November 2015

This Day in History… November 18, 1928

U.S. #4343 – Since 2007, Disney films have opened with a brief clip of Mickey behind the wheel.

Premiere of Steamboat Willie

On November 18, 1928, Mickey Mouse became a household name with the release of Steamboat Willie.

In 1917 a young man dropped out of school at age 16 to join the Army and fight in World War I. Rejected by recruiters, he joined the Red Cross instead and was sent to France to drive an ambulance. There was no work to be found when he came home, until a favor from a friend got him a job in an art studio. That began the wonderful journey of Walt Disney, the cartoonist who brought joy to millions around the world.

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This Day in History… November 17, 1820

U.S. #2386 pictures Palmer, his sloop Hero, and an outline of Antarctica.

First Americans Sight Antarctica

On November 17, 1820, Nathaniel Palmer and his crew became the first Americans (and the third group of explorers) to see Antarctica.

Born in 1799 in Stonington, Connecticut, Palmer had a life-long love of the sea. As a child he played in his father’s shipyard and began working on his first ship at just 14 years old.

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This Day in History… November 16, 1907

U.S. #1092 – “Arrows to Atoms” reflects Oklahoma’s evolution from the frontier days to the atomic age.

Oklahoma Becomes 46th State

On November 16, 1907, Indian Territory and Oklahoma Territory were merged to create the state of Oklahoma.

For more than 100 years, the Cherokee, Chickasaw, Choctaw, Creek, and Seminole Indians had lived in close proximity to Europeans in the southeastern U.S. These people had adopted a great deal of European culture and were known as the Five Civilized Tribes. In 1819, the U.S. government began pressuring the Five Civilized Tribes to move west to Oklahoma. At that time, Oklahoma was mostly unpopulated. The government built Fort Towson and Fort Gibson, and forced the Five Tribes to move there.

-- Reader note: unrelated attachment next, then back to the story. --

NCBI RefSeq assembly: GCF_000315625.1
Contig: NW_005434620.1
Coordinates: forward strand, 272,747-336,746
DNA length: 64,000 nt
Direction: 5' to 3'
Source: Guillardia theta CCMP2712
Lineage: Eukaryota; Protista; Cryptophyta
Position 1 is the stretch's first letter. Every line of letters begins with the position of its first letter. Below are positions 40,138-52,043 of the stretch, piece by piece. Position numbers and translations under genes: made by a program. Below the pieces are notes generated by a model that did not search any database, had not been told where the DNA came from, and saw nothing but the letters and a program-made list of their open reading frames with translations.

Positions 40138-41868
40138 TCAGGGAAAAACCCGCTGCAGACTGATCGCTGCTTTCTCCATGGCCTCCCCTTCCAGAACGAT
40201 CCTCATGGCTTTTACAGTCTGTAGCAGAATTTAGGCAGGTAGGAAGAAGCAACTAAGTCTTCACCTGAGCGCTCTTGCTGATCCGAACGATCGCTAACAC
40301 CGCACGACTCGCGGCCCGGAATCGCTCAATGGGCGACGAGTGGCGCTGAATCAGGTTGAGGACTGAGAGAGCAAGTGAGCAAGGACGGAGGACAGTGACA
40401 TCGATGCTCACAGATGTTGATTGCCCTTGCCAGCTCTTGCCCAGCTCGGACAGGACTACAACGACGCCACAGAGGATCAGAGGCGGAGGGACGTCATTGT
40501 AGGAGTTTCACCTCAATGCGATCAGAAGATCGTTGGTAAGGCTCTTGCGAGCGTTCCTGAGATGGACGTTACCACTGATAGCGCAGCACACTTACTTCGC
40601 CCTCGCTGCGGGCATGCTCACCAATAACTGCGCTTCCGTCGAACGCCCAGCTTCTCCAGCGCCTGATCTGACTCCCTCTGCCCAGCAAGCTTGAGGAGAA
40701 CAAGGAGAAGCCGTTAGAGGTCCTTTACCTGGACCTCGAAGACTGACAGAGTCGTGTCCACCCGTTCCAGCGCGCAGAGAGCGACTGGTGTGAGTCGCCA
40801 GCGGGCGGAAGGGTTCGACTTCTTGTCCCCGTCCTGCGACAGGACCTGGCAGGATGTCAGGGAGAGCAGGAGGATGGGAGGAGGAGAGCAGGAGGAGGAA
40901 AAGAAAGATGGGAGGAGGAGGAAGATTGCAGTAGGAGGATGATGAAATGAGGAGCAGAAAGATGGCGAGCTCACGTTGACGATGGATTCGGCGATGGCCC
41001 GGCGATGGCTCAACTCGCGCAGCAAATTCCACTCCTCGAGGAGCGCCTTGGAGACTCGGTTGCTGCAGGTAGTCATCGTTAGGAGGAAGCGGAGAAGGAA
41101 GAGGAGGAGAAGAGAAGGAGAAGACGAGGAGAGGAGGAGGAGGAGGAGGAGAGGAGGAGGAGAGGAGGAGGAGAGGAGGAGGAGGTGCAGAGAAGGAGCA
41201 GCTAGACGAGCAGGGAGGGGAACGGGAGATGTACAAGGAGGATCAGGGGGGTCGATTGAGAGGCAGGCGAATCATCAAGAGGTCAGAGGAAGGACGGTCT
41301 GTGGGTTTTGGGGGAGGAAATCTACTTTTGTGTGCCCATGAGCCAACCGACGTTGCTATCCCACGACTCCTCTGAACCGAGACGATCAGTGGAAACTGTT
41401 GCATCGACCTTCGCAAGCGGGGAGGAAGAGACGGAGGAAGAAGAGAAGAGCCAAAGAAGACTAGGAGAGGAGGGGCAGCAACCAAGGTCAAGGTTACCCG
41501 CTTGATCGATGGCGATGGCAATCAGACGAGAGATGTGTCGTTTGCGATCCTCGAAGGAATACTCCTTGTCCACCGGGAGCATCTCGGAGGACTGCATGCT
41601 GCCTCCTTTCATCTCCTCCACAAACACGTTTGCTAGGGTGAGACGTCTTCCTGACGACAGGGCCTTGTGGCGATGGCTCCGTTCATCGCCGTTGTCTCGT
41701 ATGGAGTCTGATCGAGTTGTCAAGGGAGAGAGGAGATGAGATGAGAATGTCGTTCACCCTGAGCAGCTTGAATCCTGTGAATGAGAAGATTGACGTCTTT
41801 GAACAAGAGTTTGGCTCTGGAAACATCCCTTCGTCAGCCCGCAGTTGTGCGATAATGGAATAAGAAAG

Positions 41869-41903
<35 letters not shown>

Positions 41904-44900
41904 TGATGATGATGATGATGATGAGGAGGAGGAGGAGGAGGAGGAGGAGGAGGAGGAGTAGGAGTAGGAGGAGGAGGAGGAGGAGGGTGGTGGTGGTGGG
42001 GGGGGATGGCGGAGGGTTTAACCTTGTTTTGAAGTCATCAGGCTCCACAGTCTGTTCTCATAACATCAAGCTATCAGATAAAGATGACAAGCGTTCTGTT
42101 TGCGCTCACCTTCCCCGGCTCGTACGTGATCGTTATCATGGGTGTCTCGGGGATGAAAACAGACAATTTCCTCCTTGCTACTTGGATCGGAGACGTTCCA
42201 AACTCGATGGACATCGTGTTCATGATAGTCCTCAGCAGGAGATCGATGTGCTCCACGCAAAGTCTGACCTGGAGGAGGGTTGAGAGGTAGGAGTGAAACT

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This Day in History… November 15, 1864

U.S. #257 – Prior to the war, Sherman had served in the South and considered it a second home.

Sherman’s March to the Sea

After burning Atlanta, Union General William Tecumseh Sherman embarked on his month-long March to the Sea on November 15, 1864.

Following his capture of Atlanta on September 2, 1864, Major General William T. Sherman turned his sights to Savannah, an important port city for the Confederacy. Traveling away from his supply lines, Sherman’s forces would forage area plantations for provisions. He wanted more from this campaign than to capture Southern land – he hoped to destroy the Confederacy’s ability to continue the war.

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This Day in History… November 14, 1851

U.S. #3502q – Rockwell Kent illustration created for a 1930 reprinting of Moby-Dick.

Literary Classic Moby-Dick Published

One of the greatest books in American literature, Moby-Dick, was first published in the U.S. on November 14, 1851.

Born in New York City, Herman Melville served in the merchant marines and U.S. Navy, and spent two years on the whaleship Acushnet. He published his first novel, Typee, in 1846. The book was a success and spurred a sequel. Melville wrote another three relatively successful books before he was inspired to write Moby-Dick.

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This Day in History… November 13, 1956

U.S. #3937e – Over 17,500 African Americans boycotted the Montgomery buses during the year-long strike.

Supreme Court Rules Bus Segregation Illegal

The Civil Rights Movement took a major step forward on November 13, 1956, when the Supreme Court ruled that the bus segregation in Montgomery, Alabama, was unconstitutional.

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